More and more of those scans are for screening rather than just homing in on the source of symptoms, says Brant-Zawadzki. What's relatively new is who's ordering up many of the full-torso scans: symptomfree consumers, usually without consulting their doctors. Fueling this trend, he says, are baby boomers' preoccupation with wellness, relatively high standard of living, comfort with new technology, and dissatisfaction with insurance that limits access to some doctors and procedures.
Furthermore, Brant-Zawadzki maintains, some physicians approve of the screening as "an ounce of prevention," although whole-body scanning hasn't been endorsed by much research.
Though Brant-Zawadzki is "not a big proponent of whole-body scanning," he says he does perform some CT screening at patients' requests. Why? At least for people at elevated risk of heart disease (SN: 9/13/03, p. 174) and lung cancer, CT scans can find hidden disease.
"For 180,000 people a year, the first sign of coronary artery disease is death," he says. CT screening highlights calcification of coronary arteries, providing direct evidence of disease. Since one in three men has such artery disease by age 40, "why not allow men over 40 direct access to this screening test?" Brant-Zawadzki asks.
"I had my coronaries tested," he told Science News, "and now I'm on [a cholesterol-lowering drug] and aspirin because I had calcification"
George T. Kondos, director of clinical cardiology at the University of Illinois at Chicago College of Medicine also supports CT heart scans for apparently healthy people.
His team used CT scans to determine the calcification of coronary arteries in 8,855 initially asymptomatic adults. Then they divided the volunteers into four groups according to their calcification scores. Over the next 3.5 years, men in the highest-calcification group were 2.3 times as likely to die of heart problems or have a heart attack, and 10 times as likely to need bypass surgery or an unclogging of arteries, as were men in the three lower-calcification groups. Women with the highest calcification were 3.8 times as likely to need surgery to clear or shunt blood around a coronary artery as were those with the lowest calcification, the researchers reported in the May 27 Circulation.
Kondos says, however, that CT screening isn't warranted in people clearly at either low or high risk of heart disease. Low-risk people, such as nonobese nonsmokers without a worrisome family history, don't need the test. High-risk people should take preventive measures without this costly procedure. CT'S value will come in discriminating the nature of disease in people at intermediate risk, which Kondos says include all men over 45 and those women over 50 with at least one additional risk factor, such as high cholesterol.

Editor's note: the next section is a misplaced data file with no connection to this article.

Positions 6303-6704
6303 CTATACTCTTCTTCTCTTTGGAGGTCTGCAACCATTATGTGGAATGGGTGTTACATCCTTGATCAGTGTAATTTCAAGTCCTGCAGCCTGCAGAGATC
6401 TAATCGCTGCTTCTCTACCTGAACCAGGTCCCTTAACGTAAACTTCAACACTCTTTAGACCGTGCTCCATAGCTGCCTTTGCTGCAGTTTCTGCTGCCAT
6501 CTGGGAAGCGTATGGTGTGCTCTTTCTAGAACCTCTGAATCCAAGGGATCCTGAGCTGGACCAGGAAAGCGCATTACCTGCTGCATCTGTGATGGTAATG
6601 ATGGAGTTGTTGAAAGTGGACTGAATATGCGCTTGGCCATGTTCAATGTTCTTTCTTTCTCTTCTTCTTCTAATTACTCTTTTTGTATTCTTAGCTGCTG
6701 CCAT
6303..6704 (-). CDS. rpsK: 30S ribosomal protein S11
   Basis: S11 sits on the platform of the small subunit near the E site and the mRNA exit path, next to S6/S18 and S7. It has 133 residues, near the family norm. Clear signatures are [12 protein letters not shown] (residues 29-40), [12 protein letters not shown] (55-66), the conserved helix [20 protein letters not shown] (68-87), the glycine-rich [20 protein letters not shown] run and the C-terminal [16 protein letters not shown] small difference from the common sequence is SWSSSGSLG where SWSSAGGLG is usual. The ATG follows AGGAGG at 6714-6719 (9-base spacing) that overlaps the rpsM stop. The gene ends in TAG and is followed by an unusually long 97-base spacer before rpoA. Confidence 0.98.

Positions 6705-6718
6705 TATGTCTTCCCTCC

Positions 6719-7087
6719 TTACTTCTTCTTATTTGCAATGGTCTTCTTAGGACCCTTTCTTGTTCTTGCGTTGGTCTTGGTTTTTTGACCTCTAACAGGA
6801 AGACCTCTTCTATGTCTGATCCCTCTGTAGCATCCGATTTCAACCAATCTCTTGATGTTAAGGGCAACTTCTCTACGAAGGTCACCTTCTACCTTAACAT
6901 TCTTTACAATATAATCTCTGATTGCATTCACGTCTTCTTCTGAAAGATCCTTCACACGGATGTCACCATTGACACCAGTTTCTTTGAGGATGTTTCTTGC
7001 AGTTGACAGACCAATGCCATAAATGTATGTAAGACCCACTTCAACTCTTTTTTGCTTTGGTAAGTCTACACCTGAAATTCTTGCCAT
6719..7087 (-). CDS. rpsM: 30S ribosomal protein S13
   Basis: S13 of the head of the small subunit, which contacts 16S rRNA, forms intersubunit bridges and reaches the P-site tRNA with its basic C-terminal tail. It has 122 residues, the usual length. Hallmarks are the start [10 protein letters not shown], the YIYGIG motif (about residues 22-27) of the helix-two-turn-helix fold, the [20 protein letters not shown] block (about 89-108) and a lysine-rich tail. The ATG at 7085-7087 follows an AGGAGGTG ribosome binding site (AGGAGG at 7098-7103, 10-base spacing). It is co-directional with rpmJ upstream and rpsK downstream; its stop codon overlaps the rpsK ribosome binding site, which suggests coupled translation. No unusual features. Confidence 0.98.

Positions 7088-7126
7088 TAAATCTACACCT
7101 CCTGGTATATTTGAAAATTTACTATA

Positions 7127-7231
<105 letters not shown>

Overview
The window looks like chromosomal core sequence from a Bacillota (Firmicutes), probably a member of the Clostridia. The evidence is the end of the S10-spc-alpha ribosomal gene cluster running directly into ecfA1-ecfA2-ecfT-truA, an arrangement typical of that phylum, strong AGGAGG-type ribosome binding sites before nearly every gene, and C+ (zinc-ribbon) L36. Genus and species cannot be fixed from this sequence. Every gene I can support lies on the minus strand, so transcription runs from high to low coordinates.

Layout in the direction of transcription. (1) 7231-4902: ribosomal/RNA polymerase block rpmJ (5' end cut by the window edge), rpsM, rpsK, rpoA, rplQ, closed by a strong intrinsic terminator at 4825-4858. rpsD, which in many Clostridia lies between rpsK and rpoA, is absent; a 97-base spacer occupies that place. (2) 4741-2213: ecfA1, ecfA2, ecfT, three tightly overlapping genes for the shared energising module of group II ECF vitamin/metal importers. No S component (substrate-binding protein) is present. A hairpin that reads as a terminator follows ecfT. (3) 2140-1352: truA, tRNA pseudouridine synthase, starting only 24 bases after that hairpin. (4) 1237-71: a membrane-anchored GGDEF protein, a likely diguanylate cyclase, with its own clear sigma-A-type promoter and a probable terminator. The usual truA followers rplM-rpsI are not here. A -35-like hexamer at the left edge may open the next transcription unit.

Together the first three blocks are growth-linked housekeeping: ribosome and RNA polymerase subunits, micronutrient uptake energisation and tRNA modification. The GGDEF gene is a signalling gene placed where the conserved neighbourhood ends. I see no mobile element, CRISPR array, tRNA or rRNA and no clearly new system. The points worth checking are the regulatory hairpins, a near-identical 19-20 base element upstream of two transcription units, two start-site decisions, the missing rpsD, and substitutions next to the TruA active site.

Cardiologist Matthew Budoff of Harbor-UCLA Medical Center in Torrance, Calif., says that CT screening for heart disease "can be easily justified in most people over a certain age." He calls such testing "the most medically valid" aspect of whole-body CT screening.
A FLUKE? In contrast to heart tissue, most abdominal organs reveal little detail in CT scans unless a radiologist injects a person with an iodine-based contrast dye before the scan. That's not done in most whole-body scans of symptomfree people, Berlin notes, because it increases costs and some people prove allergic to the dye.
Yet University of Miami urologist Raymond J. Leveillee says that he and his colleagues have caught several kidney tumors in patients who had received whole-body scans without contrast dye.
Last year, for example, a physician referred a patient to Leveillee's department for removal of a kidney after a suspicious spot showed up on a whole-body scan at a for-profit center. Shortly thereafter, a second kidney-cancer case was flagged the same way. "By the time the third and fourth arrived," Leveillee recalls, "we thought, 'This is weird.' We were seeing a lot of big tumors in people with zero symptoms." Indeed, at least one person had gone in for scanning only because he had received the screening as a birthday present.
Leveillee and his colleagues then reviewed the cases of some 30 kidney cancer patients they'd seen over the previous 6 months and found that for seven of them, the first hint of trouble came when doctors noticed a suspicious spot on a whole-body CT scan. The Miami physicians reported their findings at the May meeting in Chicago of the American Urological Association.
"A year ago, I probably would have said [whole-body CT screening] was a waste of money," Leveillee says. But here, "in at least a half-dozen cases, it has probably saved people's lives." Indeed, he says, "when I get to be 45 or 50, I'll probably jump on the table for my own [scan]."